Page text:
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Title: Application of software engineering tools and techniques to PLC programming : innovation report
Author: Waters, Matthew
ISNI:       0000 0004 2706 9702
Awarding Body: University of Warwick
Current Institution: University of Warwick
Date of Award: 2009
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The software engineering tools and techniques available for use in traditional information systems industries are far more advanced than in the manufacturing and production industries. Consequently there is a paucity of ladder logic programming support tools. These tools can be used to improve the way in which ladder logic programs are written, to increase the quality and robustness of the code produced and minimise the risk of software related downtime. To establish current practice and to ascertain the needs of industry a literature review and a series of interviews with industrial automation professionals were conducted. Two opportunities for radical improvement were identified; a tool to measure software metrics for code written in ladder logic and a tool to detect cloned code within a ladder program. Software metrics quantify various aspects of code and can be used to assess code quality, measure programmer productivity, identify weak code and develop accurate costing models with respect to code. They are quicker, easier and cheaper than alternative code reviewing strategies such as peer review and allow organisations to make evidence based decisions with respect to code. Code clones occur because reuse of copied and pasted code increases programmer productivity in the short term, but make programs artificially large and can spread bugs. Cloned code can be removed with no loss of functionality, dramatically reducing the the size of a program. To implement these tools, a compiler front end for ladder logic was first constructed. This included a lexer with 24 lexical modes, 71 macro definitions and 663 token definitions as well as a 729 grammar rule parser. The software metrics tool and clone detection tool perform analyses on an abstract sytax tree, the output from the compiler. The tools have been designed to be as user friendly as possible. Metrics results are compiled in XML reports that can be imported into spreadsheet applications, and the clone detector generates easily navigable HTML reports for each clone as well as an index file of all clones that contains hyperlinks to all clone reports. Both tools were demonstrated by analysing real factory code from a Jaguar Land Rover body in white line. The metrics tool analysed over 1.5 million lines of ladder logic code contained within 23 files and 8466 routines. The results identified those routines that are abnormally complex in addition to routines that are excessively large. These routines are a likely source of problems in future and action to improve them immediately is recommended. The clone detector analysed 59K lines from a manufacturing cell. The results of this analysis proved that the code could be reduced in volume by 43.9% and found previously undetected bugs. By removing clones for all factory code, the code would be reduced in size by so much that it could run on as much as 25% fewer PLCs, yielding a significant saving on hardware costs alone. De-cloned code is also easier to make modifications to, so this process goes some way towards future-proofing the code.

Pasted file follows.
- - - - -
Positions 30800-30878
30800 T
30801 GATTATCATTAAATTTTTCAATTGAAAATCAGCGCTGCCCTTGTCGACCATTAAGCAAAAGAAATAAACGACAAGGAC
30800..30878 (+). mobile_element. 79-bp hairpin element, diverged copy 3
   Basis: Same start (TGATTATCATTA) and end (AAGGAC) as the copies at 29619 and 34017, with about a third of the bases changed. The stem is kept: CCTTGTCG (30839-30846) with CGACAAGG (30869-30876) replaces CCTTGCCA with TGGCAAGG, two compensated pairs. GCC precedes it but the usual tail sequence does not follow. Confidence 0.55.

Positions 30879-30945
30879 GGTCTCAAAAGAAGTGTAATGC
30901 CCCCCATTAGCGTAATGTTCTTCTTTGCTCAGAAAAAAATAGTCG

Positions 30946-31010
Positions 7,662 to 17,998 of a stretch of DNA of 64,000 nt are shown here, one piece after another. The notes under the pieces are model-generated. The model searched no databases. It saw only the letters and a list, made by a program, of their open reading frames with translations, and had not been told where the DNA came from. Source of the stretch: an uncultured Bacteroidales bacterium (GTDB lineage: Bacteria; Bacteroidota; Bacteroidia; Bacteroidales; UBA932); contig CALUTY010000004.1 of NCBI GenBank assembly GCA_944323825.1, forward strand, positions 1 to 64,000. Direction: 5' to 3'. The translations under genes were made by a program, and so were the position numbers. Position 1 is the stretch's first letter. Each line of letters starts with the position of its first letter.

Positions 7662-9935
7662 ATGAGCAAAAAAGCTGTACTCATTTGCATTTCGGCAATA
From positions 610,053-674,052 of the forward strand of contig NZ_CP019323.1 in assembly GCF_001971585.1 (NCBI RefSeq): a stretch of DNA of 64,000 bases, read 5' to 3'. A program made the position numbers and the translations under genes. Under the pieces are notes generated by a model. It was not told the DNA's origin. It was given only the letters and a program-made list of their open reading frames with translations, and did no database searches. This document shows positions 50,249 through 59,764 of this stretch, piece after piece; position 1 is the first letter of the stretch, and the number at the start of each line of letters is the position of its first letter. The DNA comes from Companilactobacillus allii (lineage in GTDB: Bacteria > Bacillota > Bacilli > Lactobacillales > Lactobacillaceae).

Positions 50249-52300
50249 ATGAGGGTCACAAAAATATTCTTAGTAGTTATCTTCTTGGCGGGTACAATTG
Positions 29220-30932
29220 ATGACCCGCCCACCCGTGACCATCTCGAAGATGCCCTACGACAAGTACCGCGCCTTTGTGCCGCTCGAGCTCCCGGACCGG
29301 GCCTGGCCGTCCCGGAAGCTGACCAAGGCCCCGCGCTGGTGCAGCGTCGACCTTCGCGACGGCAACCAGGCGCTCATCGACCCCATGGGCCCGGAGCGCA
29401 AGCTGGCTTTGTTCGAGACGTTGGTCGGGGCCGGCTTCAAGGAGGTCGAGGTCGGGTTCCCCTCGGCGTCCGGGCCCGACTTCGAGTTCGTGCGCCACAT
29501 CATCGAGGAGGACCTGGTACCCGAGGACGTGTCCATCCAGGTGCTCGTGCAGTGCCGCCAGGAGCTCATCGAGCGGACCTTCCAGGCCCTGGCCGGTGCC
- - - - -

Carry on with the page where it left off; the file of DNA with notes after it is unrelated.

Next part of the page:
Supervisor: Not available Sponsor: Not available
Qualification Name: Thesis (D.Eng.) Qualification Level: Doctoral
EThOS ID:  DOI: Not available
Keywords: QA76 Electronic computers. Computer science. Computer software